A team led by Materials Science and Engineering Professor Chang-Beom Eom has developed a new approach for creating powerful nanodevices, and the discoveries could pave the way for other researchers to begin more widespread development of these devices.
Particular metal-oxide materials have a unique magneto-electric property that allows the material to switch its magnetic field when its polarization is switched by an electric field, and vice versa. These materials can be used as bases for a variety of magnetoelectric devices that act like signal translators capable of producing electrical, magnetic or even optical responses and can store information in any of these forms.
Essentially, Eom and his team have developed a roadmap to help researchers “couple” a material’s electric and magnetic mechanisms. As researchers run a current through a magnetoelectric device, electric signals follow the electric field like a path. The signals’ ultimate destination could be, as an example, a memory “bank” operated by a magnetic field. When the researchers switch the electric field, the signals encounter a fork in the path. Though both prongs of the fork head in a similar direction, one path is the correct one and will prompt the magnetic field to switch. This will allow the information carried by the signals to be stored in the bank. If the signals take the incorrect path, the magnetic state won’t switch, the bank remains inaccessible, and when the electric field turns off the information is lost.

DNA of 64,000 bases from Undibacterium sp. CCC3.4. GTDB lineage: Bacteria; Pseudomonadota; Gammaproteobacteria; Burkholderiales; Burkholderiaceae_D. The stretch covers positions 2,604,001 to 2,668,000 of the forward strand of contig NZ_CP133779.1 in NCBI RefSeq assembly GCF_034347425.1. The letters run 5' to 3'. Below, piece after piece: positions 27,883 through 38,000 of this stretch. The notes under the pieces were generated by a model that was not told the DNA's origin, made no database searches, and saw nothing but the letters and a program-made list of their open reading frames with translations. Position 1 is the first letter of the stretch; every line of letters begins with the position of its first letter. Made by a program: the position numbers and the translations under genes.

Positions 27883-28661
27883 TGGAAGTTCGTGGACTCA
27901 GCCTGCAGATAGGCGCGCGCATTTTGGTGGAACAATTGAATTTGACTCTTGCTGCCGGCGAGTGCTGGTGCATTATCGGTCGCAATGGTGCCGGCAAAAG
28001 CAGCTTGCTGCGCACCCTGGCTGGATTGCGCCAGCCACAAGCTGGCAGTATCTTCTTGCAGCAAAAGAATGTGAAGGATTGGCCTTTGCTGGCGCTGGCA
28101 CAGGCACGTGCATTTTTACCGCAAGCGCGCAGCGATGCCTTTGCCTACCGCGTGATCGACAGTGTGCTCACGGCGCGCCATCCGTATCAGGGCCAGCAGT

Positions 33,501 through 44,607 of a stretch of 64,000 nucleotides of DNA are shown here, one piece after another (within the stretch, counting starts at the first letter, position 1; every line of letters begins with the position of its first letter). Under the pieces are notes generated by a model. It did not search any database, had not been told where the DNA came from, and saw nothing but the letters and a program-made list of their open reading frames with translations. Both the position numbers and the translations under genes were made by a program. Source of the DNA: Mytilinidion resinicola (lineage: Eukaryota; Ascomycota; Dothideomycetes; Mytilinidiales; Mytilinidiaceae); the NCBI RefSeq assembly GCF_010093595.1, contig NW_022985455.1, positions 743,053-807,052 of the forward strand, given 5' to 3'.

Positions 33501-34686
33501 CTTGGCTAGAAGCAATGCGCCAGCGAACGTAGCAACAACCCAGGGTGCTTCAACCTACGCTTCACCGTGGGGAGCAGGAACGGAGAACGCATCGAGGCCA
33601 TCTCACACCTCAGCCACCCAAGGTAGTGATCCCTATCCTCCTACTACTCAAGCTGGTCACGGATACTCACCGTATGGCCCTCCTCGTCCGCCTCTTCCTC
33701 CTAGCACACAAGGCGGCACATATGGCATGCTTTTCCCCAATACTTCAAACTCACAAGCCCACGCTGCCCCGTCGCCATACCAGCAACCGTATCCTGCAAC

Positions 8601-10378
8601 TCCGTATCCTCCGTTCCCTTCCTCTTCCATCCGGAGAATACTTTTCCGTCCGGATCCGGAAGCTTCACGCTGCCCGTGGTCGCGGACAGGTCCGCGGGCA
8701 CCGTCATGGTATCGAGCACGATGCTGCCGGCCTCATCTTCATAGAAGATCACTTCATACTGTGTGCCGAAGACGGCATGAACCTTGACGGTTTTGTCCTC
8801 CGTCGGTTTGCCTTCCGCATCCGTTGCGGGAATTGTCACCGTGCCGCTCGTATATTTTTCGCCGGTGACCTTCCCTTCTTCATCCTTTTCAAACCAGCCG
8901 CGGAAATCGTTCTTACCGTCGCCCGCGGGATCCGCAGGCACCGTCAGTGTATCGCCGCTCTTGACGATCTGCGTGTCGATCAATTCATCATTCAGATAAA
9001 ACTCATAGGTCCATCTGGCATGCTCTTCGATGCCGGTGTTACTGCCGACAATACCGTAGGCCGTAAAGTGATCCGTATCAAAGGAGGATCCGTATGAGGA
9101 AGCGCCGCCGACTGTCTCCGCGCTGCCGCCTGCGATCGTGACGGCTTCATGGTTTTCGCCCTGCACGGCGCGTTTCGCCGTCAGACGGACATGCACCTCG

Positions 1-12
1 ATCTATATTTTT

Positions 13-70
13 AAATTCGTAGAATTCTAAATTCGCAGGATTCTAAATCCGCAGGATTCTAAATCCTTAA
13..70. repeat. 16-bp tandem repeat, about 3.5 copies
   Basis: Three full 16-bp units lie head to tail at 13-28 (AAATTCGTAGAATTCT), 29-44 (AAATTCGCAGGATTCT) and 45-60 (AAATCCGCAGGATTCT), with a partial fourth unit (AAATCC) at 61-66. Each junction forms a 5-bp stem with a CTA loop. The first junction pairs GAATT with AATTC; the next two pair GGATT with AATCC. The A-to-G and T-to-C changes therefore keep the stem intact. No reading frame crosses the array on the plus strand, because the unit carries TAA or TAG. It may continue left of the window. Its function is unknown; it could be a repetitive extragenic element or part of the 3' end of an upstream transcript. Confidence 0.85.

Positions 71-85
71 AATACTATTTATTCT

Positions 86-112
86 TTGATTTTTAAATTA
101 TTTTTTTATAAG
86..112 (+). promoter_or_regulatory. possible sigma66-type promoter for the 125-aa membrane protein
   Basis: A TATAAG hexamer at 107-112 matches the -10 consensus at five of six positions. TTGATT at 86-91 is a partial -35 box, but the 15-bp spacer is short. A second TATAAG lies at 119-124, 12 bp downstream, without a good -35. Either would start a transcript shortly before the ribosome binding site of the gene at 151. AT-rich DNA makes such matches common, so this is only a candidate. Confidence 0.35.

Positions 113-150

The team also has developed a matrix that ensures the cross-coupling effect is stable, or non-volatile, which allows for long-term data storage. This matrix is then embedded in thin films.
These two discoveries—the correct path and the stabilizing matrix—will allow other researchers to study the fundamental physics of cross-coupling in materials and begin investigating how to turn the many possibilities of multifunctional devices into reality.